If you have multiple cameras or audio recorders it may be possible to loop the time code (and hopefully sync too) from camera to camera, so that every device is connected. Another option is to use a single master timecode and sync source and hard wire every camera to that. The problem with either of these is that if the venue is large you need a lot of cable. Sometimes it simply isn’t possible to use cables to connect everything together so instead of cables we connect the cameras wirelessly.


Wireless timecode connections normally work OK. If you momentarily loose the wireless timecode link the cameras timecode clock will just keep counting the frames recorded without issue. But as we have already seen, for true drift free timecode lock we also need to synchronise the camera via genlock. Sending genlock wirelessly is not normally a good idea. Any interruption of the sync signal will cause the cameras frame rate to jitter and that’s really bad. In practice it is quite common to link the timecode of several devices wirelessly without sync. Again for shot takes this is often perfectly OK. The lack of sync however can be an issue on longer takes. A good example of this would be a music concert where it really is vital that all the cameras and recorders run in sync.

Companies such as Ambient have wireless timecode and sync devices where each of the sync boxes (lockit box) has it’s own very high precision, temperature compensated sync clock.  All the boxes then sync to one master device, should the wireless signal drop out the internal sync clocks will continue to provide both a genlock sync pulse and timecode that is so precise that you should not see any timecode or sync drift over several days.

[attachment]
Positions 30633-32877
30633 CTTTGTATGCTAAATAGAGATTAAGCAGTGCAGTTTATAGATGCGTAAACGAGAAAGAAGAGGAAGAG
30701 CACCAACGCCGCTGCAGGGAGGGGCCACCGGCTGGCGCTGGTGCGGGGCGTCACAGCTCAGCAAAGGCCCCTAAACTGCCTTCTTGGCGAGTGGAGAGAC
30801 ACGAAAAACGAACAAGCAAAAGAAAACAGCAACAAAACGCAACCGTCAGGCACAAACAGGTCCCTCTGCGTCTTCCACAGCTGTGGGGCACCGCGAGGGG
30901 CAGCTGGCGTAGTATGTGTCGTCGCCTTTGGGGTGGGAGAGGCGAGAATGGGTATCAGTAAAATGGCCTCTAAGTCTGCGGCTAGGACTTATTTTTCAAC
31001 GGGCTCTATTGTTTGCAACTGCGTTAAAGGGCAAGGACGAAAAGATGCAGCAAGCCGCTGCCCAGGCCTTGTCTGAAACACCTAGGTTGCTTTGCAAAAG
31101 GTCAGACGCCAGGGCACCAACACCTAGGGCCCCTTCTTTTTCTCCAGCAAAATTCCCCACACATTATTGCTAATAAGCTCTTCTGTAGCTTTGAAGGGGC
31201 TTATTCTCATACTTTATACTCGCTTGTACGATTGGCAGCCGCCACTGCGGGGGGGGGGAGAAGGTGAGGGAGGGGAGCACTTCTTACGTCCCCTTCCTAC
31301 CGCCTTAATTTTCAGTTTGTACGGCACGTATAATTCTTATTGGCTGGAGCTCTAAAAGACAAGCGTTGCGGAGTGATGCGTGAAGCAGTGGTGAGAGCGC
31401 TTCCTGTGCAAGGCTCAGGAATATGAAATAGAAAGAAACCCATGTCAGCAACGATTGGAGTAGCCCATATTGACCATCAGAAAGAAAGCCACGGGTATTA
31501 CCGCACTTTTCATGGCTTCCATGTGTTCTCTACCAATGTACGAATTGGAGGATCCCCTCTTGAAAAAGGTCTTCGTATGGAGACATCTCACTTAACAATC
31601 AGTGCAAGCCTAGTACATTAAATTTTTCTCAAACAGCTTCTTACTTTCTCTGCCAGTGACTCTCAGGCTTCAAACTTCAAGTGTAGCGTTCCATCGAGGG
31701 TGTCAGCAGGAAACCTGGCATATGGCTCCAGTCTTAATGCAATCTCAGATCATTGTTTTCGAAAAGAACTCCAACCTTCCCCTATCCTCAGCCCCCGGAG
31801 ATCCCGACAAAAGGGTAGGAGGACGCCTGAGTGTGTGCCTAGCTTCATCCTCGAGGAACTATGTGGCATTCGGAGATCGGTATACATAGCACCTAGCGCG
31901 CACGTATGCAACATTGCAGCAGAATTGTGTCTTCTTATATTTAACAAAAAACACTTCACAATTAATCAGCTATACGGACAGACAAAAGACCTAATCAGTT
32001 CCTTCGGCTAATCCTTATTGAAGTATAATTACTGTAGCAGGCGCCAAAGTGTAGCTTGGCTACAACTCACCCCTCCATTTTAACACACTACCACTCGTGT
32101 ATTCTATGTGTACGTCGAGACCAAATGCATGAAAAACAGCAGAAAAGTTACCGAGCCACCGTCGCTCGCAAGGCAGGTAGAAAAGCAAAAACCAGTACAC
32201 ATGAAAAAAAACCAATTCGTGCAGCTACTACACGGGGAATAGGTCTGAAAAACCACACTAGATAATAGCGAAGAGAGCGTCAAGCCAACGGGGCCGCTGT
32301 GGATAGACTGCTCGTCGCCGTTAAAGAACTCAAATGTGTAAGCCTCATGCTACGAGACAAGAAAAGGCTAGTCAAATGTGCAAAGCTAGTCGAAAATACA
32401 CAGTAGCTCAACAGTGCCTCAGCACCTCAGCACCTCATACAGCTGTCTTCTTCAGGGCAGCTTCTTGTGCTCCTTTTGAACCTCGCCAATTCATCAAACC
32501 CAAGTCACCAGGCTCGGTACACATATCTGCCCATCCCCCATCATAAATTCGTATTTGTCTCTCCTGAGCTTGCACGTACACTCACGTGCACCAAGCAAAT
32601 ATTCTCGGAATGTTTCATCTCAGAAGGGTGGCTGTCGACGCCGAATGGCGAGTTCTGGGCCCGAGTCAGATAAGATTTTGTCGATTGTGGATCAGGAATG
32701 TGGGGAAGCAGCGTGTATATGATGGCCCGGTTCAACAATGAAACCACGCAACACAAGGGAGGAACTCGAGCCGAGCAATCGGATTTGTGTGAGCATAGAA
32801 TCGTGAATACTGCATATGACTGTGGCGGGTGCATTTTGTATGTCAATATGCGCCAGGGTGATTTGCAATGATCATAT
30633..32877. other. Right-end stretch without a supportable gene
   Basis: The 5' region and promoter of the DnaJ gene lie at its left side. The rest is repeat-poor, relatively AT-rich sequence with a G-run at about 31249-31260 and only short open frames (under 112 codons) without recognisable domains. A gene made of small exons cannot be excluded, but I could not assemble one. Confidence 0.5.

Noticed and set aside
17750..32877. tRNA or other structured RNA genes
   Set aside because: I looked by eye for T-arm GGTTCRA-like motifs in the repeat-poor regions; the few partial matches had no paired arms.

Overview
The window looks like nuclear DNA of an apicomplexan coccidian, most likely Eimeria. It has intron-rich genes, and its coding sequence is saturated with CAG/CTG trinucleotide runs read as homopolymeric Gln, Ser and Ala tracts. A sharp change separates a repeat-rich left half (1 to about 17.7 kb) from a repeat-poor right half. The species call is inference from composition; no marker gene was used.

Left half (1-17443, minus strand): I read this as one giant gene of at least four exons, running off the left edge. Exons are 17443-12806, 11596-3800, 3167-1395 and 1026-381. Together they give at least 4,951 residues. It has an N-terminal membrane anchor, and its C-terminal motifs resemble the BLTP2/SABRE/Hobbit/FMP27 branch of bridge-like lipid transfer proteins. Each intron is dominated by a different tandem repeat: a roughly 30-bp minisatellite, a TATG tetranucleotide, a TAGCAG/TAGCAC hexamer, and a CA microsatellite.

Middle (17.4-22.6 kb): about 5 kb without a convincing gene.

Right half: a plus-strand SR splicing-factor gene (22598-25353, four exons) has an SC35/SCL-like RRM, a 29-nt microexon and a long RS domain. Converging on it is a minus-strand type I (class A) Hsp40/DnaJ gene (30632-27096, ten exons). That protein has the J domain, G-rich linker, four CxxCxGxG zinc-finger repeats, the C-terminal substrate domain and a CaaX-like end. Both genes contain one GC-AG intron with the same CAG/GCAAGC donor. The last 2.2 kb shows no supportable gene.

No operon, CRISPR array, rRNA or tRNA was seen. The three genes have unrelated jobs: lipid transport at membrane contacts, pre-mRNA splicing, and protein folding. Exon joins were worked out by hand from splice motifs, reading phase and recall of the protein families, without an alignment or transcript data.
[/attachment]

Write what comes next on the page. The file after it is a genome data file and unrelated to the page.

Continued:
If you missed part 1 you can find it by clicking here.

Notes on Timecode and Timecode Sync for cinematographers.

This is part 1 of two articles. In this article I will look at what timecode is and some common causes of timecode drift problems. In part 2 I will look at the correct way to synchronise timecode across multiple devices.

This is a subject that keeps cropping up from time to time. A lot of us camera operators don’t always understand the intricacies of timecode. If you live in a PAL/50Hz area and shoot at 25fps all the time you will have few problems. But start shooting at 24fps, 23.98 fps or start trying to sync different cameras or audio recorders and it can all get very complicated and very confusing very quickly.

So I’ve written these notes to try to help you out.


The timecode we normally encounter in the film and video world is simply a way to give every frame that we record a unique ID number based on the total number of frames recorded or the time of day.  It is a counter that counts whole frames. It can only count whole frames, it cannot count fractions of frames, as a result the highest accuracy is 1 frame. The timecode is normally displayed as Hour:Minute:Second:Frame in the following format